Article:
TIFF 2012

This year's Toronto International Film Festival (TIFF) had the strongest lineup of movies I've ever seen at a film festival. Call it a happy accident of timing that so many great directors had movies finished and ready to screen, but whatever the reason, the bounty was staggering. Any festival that can showcase new movies from Paul Thomas Anderson, Terrence Malick, Abbas Kiarostami, François Ozon, Mira Nair, Olivier Assayas, Noah Baumbach, Jacques Audiard, Costa-Gavras, Harmony Korine, Brain de Palma, Derek Cianfrance, David O. Russell, Kim Ki-Duk, the Wachowski brothers and Tom Tykwer, Robert Redford, Ben Affleck, Dustin Hoffman, Ramin Bahrani, Chen Kaige, Laurent Cantet, Sarah Polley, Takeshi Kitano, Joss Whedon, Ben Wheatley, Spike Lee, among many others, is dealing from a loaded deck.

Of the three major festivals—Sundance, Cannes, and Toronto—TIFF is my current favorite. As just a moviegoer, you can't get tickets to movies at Cannes; tickets are restricted to the industry-affiliated. For someone who just wants to see movies (and the occasional movie star), that leaves Sundance and Toronto. 

If you just want to ski or snowboard and see a movie or movie star here or there,  Sundance is the clear choice. For just sheer volume of great movies, though, Toronto is positioned best in the calendar year. Landing in September, it can fish from the pool of movies that generated buzz at Sundance (January) or Cannes (May). It also gets first crack at premiering the fall prestige pictures (I saw King's Speech there in 2010, and five months later it won Best PIcture at the Oscars).

Toronto has a wealth of movie theaters, many more than Sundance or Cannes, and since they are actual movie theaters, the seating, sight lines, and audio/video quality are better than those at Sundance, which screens in many converted facilities. As a metropolis, Toronto dwarfs Park City, and thus it doesn't feel as crowded, even as lines for movies this year were longer than they've ever been. Transportation around town from screening to screening isn't that bad: most theaters are within a 20 minute walk from each other, you're not trudging through snow and bitter cold as in Park City, and cabs tend to be plentiful for those times when you have a narrow window to make it from one venue to the next. And for those moments when you need to grab a bite or a drink, Toronto has enough options that you don't have to scavenge the way you do at Sundance.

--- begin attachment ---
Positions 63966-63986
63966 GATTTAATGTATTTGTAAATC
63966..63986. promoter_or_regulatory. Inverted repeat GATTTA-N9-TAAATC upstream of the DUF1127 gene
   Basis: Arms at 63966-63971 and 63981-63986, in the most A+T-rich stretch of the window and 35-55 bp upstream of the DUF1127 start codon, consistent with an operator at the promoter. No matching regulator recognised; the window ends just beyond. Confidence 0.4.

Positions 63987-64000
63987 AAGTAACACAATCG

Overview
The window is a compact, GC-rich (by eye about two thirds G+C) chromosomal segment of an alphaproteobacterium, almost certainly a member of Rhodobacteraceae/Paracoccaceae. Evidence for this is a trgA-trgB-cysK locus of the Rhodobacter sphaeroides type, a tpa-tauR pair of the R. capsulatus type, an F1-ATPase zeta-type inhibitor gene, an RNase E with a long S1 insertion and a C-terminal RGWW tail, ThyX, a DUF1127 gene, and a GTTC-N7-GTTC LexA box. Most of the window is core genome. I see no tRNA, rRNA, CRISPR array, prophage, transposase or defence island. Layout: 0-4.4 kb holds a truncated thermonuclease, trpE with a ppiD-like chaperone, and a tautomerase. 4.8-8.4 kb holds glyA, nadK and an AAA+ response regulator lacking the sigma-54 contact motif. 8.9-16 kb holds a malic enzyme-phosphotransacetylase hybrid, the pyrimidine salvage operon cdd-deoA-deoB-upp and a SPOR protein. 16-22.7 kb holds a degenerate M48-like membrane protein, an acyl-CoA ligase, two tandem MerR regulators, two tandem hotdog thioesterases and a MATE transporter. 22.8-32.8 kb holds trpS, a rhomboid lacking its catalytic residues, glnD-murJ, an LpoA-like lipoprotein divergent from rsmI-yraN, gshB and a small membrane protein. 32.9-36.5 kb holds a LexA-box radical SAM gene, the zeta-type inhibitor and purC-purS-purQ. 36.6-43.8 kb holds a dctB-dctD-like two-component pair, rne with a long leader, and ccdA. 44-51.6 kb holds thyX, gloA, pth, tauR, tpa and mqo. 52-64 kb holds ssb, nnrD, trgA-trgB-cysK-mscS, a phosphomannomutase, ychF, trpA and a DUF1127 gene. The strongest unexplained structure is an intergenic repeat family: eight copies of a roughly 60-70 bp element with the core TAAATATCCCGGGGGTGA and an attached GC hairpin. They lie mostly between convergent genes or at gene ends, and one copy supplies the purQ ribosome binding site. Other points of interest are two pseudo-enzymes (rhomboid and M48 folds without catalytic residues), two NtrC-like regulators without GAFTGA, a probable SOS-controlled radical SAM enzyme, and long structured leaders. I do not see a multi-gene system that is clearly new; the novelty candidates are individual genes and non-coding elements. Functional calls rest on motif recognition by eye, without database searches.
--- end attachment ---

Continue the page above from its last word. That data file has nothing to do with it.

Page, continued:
Here are some reviews of the movies I managed to squeeze in over four days of movie marathon action at TIFF this year.

Rust and Bone dir. by Jacques Audiard - Actually I missed this screening because even though I booked the first flight to Toronto out of JFK Friday morning, Delta still managed to have the flight leave an hour and a half late. Thanks for nothing, Delta. 

Imogene dir. by Sharon Springer Berman and Robert Pulcini - Kristen Wiig plays a playwright who ends up back in the care of her mother (Annette Bening) after a faked suicide attempt is misread as a cry for help. As in Bridesmaids and in many of her sketches on SNL, Wiig plays a woman who tries to perform her way to a better life, or at least the perception of one. This is an example of a common film festival archetype in which the main character in their post college but pre-marriage life goes through some mid-life crisis of minor proportions, then survives and recalibrates on a trajectory towards maturity. This one, as many others of the genre, lives in a tepid zone somewhere between drama and comedy. Any frequent moviegoer will be able to predict every plot twist from a third of the movie on forward, so the only question is whether the movie can charm the hell out of them with its execution. It can't. It's good-hearted, but at film festivals, movies that don't aim high disappoint more than those that push for more but fail spectacularly.